The backpacker fly in the DASP ointment

The announcement of the "backpacker tax" before the last federal election caused something of a stir, as the proposal would have hit working holidaymakers with a 32.5% tax on earnings (from the first dollar of income) plus a 35% tax on employer super contributions when they left the country.

But the government has now decided (pending a Senate committee review) that the proposed 32.5% tax rate will revert to 19% from January 1, 2017. This will still be applied from the first dollar.

Also in the revised backpacker package however is an increase in the tax rate applied to super payments when they leave Australia. This is proposed to apply at 95%. To rub salt into this wound, the departure tax (passenger movement charge) is also proposed to go up by $5.


How to get an Australian business number (ABN)

It's not mandatory for a business to have an Australian business number (ABN), but there are a few good reasons why you should. Foremost among them will be that without one, your business will probably feel a whole lot poorer than it should.How to get an Australian business number

Other businesses that deal with you are legally bound to withhold tax from any payments they make to you if your business does not quote an ABN on invoices – and they must withhold it at a rate of 47%.

Having an ABN also gives your business the ability to claim back goods and services tax (GST) credits, claim fuel tax credits you quality for, register to use the pay-as-you-go withholding system, be able to offer fringe benefits to employees, and just generally make dealing with other businesses much smoother.

Where to register
To get an ABN, you can apply online for free at the Australian Business Register, but before you do you need to determine if you are indeed entitled to an ABN. There is an online entitlement checklist here to help you decide if you are entitled.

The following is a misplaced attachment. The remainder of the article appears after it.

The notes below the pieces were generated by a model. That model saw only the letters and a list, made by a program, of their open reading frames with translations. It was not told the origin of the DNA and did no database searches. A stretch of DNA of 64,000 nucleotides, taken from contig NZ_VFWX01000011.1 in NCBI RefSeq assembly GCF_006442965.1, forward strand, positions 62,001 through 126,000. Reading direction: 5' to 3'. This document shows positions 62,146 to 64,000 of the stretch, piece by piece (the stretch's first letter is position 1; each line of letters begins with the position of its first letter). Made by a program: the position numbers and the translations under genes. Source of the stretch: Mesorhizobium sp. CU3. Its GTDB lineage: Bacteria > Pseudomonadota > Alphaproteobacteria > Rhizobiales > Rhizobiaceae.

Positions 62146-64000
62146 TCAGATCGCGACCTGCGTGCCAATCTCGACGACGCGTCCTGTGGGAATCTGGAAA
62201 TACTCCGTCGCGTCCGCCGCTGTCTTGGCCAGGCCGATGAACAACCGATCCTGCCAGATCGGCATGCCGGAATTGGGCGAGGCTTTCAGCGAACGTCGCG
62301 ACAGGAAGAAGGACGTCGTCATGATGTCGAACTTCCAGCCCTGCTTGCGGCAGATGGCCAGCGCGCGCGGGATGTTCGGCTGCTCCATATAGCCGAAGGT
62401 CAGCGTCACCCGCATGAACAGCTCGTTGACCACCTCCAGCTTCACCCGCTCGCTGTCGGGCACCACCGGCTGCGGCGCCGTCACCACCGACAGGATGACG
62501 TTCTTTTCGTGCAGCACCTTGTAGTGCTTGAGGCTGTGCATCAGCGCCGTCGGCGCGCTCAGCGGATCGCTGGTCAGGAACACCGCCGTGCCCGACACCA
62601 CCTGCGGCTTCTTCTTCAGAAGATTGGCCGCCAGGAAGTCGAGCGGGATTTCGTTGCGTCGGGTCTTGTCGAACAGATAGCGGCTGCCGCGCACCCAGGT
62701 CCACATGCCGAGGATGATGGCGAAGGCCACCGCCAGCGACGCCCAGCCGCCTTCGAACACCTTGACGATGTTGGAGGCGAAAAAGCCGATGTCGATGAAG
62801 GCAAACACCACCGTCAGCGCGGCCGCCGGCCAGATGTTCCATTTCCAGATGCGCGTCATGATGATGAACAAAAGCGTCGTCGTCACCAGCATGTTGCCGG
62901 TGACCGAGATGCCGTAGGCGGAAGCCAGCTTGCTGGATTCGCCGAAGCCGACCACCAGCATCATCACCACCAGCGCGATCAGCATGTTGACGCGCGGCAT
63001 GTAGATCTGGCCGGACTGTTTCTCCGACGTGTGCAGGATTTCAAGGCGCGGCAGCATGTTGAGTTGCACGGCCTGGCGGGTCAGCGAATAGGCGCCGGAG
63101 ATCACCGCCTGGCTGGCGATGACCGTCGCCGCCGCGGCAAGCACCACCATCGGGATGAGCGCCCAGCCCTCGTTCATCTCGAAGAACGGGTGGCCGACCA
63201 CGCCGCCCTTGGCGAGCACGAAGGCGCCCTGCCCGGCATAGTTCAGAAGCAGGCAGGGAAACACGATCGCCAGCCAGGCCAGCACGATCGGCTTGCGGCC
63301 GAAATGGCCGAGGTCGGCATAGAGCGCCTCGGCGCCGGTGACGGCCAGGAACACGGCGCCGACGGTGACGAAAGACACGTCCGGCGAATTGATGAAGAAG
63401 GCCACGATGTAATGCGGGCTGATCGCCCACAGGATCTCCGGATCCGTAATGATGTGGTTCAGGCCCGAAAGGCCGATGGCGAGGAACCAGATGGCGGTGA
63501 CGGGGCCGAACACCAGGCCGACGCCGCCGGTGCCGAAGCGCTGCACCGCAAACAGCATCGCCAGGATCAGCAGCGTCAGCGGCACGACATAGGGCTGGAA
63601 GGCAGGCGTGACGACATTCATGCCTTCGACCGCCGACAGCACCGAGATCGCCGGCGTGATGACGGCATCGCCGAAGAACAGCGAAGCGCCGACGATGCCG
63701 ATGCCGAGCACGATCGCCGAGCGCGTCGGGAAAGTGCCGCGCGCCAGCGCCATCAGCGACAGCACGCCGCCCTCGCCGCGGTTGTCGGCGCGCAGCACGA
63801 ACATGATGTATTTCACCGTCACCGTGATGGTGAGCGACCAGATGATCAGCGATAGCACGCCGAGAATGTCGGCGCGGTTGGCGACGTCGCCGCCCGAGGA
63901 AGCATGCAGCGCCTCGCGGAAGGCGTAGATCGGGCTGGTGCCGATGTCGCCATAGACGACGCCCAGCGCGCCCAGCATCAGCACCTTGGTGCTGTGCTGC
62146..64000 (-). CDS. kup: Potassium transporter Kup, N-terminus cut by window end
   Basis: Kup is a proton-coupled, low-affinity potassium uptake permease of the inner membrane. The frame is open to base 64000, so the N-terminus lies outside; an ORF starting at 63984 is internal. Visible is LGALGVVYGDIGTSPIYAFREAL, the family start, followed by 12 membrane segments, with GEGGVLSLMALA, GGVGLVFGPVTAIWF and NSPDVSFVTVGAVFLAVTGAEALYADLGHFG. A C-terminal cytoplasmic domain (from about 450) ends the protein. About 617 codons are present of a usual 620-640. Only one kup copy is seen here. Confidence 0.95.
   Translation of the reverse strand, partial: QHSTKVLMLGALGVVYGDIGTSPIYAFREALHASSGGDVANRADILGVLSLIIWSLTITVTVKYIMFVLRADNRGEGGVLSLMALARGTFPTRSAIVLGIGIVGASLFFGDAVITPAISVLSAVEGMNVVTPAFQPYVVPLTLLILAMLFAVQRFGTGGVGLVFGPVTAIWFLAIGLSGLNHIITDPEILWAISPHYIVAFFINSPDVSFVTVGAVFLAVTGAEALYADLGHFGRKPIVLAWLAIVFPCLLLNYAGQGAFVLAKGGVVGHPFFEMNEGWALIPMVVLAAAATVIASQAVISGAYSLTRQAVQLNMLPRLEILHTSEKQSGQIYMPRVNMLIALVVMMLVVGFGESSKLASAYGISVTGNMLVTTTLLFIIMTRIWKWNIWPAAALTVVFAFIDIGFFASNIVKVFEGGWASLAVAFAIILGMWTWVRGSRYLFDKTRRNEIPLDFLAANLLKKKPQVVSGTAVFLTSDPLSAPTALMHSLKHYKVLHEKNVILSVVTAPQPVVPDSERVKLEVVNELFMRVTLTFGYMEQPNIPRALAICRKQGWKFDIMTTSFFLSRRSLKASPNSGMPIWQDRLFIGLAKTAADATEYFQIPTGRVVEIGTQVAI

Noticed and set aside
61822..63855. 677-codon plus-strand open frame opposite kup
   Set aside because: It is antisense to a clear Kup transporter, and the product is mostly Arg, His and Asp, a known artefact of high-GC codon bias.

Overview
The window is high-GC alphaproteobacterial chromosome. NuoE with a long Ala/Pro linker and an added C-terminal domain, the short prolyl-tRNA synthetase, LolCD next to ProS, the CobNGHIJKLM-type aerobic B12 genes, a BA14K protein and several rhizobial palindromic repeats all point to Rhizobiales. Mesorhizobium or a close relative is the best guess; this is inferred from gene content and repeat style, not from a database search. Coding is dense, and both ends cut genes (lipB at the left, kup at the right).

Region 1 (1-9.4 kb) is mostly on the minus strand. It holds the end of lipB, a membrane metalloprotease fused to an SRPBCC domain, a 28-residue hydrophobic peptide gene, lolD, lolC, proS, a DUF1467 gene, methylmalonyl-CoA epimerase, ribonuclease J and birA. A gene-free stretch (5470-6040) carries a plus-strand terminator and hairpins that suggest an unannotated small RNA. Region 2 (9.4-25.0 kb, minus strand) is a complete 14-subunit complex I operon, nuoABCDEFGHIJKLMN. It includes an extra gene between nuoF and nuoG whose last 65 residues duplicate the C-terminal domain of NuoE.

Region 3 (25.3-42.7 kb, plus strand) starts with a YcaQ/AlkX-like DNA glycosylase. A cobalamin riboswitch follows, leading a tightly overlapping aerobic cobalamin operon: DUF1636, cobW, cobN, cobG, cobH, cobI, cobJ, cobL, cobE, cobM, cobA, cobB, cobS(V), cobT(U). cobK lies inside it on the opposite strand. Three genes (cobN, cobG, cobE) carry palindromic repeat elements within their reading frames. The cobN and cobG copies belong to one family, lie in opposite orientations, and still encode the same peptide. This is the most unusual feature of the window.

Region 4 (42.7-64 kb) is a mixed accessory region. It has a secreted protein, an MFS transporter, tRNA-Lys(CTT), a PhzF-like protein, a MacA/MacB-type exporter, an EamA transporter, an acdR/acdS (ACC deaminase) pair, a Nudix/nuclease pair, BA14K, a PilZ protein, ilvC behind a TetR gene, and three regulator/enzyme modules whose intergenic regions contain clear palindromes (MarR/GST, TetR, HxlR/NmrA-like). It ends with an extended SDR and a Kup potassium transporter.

The Australian Business Register is also the central collection point for basic information about every business with an ABN. Separate registrations are needed for GST, PAYG and so on, as well as business name registration.

If your turnover is more than $75,000 a year (before GST), you are required to register for GST, and to do that you need an ABN. (Taxi and Uber drivers, by the way, need to be in the GST system no matter what their annual turnover.)

Entities, not businesses
Every business that applies only needs one ABN (whether sole trader, partnership, company or trust) but can then run as many enterprises as they like from that single ABN as long as these operations are conducted under the same entity structure – one business can operate for example a furniture shop, a separate curtain outlet and an online fabric supply outlet. But if any of these operations are run by a different business entity, a separate ABN will be needed for it.

You will also need an ABN to register a website domain name with an extension that ends in ".au", if your business intends to have an online presence.